It’s long been the case that street art like graffiti can be recognized not just as doodling on a wall but as genuine art. And as with other places, Tokyo is a city full of all kinds of street art, both legal and otherwise. We set out to look for examples of the art on Tokyo’s walls that, like the work of Banksy, catches the eye but unlike graffiti can blend into the background and may not stand out if you don’t stop to notice it. Here’s a quick tour of some of the vibrant but modest art that transforms Tokyo’s streets…
No doubt painted as a kind of local project, these are pictures by kindergarten or elementary school students, located between Osaki and Gotanda stations on the JR Yamanote Line. The naive pleasures you get from the art by these youngsters remains charming to us even after we’ve left childhood long behind.
Originally there was lots of graffiti on this wall of a kindergarten in Toyama, Shinjuku, so this mural was created as a joint project by art college and other local students to put a stop to it. Unlike the art by the youngsters in our first example, you can tell here that the thinking behind the mural is more grown-up.
This is near Yoyogi Hachiman Station and was probably painted by local students. The main motif in the picture is a river that runs through the area and is themed around a famous nursery song. Saying that, we’ve no idea who the couple are supposed to be.
Not just paintings, we also found sculptures. This animal musician can be found inside a kindergarten in Meguro. Although he’s giving the people passing by a friendly enough look, because of the iron bars of the fence the rabbit appears to be in jail!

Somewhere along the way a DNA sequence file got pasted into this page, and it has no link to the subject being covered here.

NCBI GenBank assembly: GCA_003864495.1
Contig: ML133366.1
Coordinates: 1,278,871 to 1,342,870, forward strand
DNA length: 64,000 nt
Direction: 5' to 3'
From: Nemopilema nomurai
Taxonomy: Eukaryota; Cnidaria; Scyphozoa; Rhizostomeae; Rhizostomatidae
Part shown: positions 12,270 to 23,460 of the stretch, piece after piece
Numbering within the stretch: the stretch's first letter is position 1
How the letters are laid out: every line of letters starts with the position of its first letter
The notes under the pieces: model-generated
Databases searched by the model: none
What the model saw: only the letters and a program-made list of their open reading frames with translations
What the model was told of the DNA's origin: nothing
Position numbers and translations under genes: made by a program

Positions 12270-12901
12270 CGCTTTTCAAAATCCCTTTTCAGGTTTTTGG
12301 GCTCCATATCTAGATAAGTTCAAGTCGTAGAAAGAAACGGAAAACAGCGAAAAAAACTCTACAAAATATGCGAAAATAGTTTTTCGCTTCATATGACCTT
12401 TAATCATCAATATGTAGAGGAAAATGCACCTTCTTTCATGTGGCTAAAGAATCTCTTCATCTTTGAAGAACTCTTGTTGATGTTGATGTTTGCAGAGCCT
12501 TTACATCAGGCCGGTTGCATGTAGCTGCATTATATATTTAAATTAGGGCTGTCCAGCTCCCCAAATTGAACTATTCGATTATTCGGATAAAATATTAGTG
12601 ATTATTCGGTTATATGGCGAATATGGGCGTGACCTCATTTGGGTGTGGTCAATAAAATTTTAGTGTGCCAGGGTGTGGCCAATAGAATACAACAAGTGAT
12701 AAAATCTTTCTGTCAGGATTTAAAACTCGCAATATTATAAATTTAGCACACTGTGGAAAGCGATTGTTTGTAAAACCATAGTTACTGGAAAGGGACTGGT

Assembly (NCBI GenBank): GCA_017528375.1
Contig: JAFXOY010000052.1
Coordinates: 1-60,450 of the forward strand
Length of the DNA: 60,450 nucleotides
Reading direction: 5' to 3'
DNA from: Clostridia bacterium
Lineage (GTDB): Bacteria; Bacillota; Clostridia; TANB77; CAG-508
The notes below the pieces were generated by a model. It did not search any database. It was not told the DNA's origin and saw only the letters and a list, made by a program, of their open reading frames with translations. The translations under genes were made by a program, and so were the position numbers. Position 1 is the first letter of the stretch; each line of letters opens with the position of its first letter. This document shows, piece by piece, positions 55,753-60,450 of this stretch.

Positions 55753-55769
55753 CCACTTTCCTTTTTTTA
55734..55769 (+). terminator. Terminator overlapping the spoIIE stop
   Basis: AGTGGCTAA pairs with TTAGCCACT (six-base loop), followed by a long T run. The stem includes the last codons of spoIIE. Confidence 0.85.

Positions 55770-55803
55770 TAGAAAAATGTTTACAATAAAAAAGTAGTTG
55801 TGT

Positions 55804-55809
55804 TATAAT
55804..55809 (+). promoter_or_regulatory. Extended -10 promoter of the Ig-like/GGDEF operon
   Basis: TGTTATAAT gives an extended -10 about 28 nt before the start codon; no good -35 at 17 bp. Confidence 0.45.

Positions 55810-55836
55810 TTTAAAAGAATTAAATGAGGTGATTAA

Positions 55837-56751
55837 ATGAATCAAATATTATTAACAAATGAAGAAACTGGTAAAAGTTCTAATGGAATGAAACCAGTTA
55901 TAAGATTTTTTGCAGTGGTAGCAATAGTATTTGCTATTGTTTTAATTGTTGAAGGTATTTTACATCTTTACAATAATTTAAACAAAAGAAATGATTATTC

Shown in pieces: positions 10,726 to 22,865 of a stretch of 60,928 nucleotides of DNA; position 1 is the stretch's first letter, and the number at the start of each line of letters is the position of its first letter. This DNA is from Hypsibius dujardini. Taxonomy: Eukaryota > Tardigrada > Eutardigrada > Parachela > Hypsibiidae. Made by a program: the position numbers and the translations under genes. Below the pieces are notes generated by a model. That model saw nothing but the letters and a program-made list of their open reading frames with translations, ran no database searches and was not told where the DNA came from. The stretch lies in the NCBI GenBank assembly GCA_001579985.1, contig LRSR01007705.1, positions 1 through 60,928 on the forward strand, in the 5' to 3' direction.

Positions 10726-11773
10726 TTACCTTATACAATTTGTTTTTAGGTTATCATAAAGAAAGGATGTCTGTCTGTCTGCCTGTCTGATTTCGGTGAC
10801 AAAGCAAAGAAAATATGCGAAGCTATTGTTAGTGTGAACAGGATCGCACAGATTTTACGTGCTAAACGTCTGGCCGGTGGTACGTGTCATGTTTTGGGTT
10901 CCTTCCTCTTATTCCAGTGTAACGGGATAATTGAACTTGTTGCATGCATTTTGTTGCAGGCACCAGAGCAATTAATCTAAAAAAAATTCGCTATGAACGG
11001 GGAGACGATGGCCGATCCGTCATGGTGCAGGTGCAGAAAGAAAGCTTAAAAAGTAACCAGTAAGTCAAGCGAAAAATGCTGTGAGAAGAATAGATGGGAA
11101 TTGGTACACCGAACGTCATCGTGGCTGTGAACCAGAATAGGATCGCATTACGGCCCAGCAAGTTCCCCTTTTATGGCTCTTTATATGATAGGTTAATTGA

This is under a bridge at Ebisu Station and was painted by local college students after being commissioned by a regional government organization.
In front of Takadanobaba Station under the railway bridge is this Osamu Tezuka painting, the great manga artist who had an office in the area. The fantastic collage features all his characters.
Here a host of dog photos decorate a white wall at a building site in Nakameguro. The colors, though, have faded from being exposed to wind and rain for so long. Saying that, the whole thing gives off an unexpected nostalgia, even better than a regular photography exhibition!
The family from ‘Sazae-san’ decorates the wall of this elementary school in Ikenoue, Setagaya ward. This one also isn’t strictly speaking a wall painting but tiles. The original author used to live in Setagaya and this homage apparently has official approval.
Another tile art piece, here seemingly depicting a Mexican passing the night alone in the desert (but in Sumida ward). We’re not sure why this artwork is here but it imbues a mysterious warmth, soothing the loneliness you sometimes feel in the city.
This one is more of an autograph or shop sign rather than artwork, but it’s pretty unusual so we wanted to include it. Underneath the name of this shop in Daikanyama there is a picture by Nara Yoshitomo! We can’t vouch for its authenticity but it might just be original. This makes this shop sign a very valuable one indeed!
There are also some technically impressive murals. This one can be found along the railway tracks at Ryogoku in east Tokyo. The meticulous brushwork makes it seem like some sort of trick painting and it utilizes the location really well. Some people do say that the painting is so realistic that it’s a bit scary at night, though…